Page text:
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Covid variant found in South Africa ‘could evade’ Eli Lilly’s antibody drug: CEO



Eli Lilly Chairman and CEO Dave Ricks told CNBC on Tuesday he expects the company’s Covid-19 antibody drug to be effective against the coronavirus variant found in the U.K.

However, he said the strain found in South Africa likely presents greater challenges.

“The South African variant … is the one of concern. It has more dramatic mutations to that spike protein, which is the target” of these antibody drugs, Ricks said on “Squawk Box.” “Theoretically, it could evade our medicines.”

Eli Lilly’s antibody drug received emergency use authorization from the U.S. Food and Drug Administration in November. The drug is targeted toward people who are recently diagnosed with Covid-19, with the hopes of preventing the need for hospitalization. Regeneron‘s Covid-19 antibody treatment, which President Donald Trump received after contracting the disease, also has received limited clearance from the FDA.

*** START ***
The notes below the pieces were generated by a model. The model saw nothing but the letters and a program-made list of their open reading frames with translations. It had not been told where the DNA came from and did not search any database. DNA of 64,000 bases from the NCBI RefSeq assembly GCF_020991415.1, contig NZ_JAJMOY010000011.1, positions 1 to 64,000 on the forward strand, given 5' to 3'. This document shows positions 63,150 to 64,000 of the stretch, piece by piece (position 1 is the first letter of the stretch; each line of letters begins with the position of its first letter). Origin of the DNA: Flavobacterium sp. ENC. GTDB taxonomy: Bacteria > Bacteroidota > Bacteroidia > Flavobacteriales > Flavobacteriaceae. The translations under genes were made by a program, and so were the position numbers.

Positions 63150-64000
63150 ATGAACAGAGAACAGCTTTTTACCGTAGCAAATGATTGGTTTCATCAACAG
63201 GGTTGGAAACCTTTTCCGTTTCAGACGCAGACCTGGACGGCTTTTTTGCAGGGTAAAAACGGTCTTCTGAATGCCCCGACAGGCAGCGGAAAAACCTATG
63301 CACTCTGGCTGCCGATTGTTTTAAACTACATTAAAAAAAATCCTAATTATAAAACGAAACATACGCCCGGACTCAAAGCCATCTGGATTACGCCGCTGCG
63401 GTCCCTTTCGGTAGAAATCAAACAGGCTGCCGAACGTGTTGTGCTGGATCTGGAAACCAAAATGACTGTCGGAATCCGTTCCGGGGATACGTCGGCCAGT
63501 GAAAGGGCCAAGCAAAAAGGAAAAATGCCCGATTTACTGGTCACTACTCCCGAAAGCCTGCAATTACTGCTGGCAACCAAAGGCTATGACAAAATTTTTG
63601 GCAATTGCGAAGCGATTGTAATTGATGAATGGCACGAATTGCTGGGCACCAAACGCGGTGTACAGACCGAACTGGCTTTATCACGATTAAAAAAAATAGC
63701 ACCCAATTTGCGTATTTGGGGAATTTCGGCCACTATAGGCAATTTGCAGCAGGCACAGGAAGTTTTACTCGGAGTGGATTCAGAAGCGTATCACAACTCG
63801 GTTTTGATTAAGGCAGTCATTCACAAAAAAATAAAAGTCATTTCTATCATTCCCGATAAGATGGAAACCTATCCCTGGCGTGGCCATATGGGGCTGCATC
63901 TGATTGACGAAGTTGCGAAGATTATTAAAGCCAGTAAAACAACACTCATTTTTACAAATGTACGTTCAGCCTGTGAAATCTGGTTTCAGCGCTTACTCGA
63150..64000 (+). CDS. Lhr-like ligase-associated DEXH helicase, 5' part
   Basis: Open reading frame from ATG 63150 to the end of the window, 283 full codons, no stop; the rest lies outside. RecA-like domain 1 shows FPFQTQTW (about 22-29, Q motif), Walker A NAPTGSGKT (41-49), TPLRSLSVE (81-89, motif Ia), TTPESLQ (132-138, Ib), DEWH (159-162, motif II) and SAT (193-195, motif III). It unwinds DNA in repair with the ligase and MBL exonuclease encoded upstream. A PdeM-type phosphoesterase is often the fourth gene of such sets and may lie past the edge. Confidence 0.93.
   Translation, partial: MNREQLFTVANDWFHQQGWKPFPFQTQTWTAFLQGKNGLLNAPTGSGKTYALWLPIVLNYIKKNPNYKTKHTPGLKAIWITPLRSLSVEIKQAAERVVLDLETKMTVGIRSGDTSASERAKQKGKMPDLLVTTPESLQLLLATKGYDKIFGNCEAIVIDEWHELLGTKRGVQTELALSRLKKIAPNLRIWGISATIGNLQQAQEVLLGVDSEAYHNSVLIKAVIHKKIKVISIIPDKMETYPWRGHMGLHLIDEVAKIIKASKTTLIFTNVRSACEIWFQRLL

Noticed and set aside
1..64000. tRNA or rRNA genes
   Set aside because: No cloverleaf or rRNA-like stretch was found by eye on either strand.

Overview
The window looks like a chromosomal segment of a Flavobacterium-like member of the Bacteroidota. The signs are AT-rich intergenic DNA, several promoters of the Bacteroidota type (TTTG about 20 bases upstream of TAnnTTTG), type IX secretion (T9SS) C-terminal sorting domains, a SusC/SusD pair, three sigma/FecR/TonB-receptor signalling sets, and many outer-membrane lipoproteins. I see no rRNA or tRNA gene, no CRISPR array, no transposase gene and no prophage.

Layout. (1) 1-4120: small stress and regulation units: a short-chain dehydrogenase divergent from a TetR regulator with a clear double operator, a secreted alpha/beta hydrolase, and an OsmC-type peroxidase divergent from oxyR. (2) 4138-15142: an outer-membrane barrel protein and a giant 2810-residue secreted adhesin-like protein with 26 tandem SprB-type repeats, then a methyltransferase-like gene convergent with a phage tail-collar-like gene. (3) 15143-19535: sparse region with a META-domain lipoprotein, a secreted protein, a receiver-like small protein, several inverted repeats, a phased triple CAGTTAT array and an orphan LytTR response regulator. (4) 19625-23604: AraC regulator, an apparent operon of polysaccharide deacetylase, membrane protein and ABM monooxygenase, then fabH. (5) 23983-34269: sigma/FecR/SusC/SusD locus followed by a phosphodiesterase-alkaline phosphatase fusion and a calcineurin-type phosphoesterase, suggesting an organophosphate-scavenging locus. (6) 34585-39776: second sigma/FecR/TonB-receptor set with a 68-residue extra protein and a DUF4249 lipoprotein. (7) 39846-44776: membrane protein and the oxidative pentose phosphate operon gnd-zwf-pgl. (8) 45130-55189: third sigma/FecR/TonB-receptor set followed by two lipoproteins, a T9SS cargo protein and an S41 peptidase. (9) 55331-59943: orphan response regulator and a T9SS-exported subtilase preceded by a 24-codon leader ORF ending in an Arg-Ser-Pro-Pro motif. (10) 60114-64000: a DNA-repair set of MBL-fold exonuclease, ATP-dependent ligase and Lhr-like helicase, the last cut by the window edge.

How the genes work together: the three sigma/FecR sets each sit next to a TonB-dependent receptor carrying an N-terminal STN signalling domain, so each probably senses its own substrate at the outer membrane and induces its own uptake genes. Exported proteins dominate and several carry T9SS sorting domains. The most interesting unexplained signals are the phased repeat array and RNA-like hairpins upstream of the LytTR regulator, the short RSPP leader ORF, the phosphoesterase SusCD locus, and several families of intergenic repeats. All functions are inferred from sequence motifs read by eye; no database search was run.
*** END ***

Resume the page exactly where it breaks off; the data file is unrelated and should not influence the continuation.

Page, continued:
Ricks said Eli Lilly wants to work with the FDA to be able to quickly test different versions of antibodies to see whether they would be effective against virus variants such as the one found in South Africa.

“We actually have a large library of these antibodies now that are sitting pre-clinically,” said Ricks. “We could think about a very expedited path to study them in maybe a month or two, and then authorize their use. That would seem to be a smart thing to do as this virus mutates.”

Discovery of variants

Coronavirus variants initially found in the U.K. and South Africa have garnered significant attention in recent weeks. They are believed to be more transmissible — but not more deadly — than previous strains. Even so, a more contagious virus that leads to more infections could further burden health-care systems and lead to more fatalities.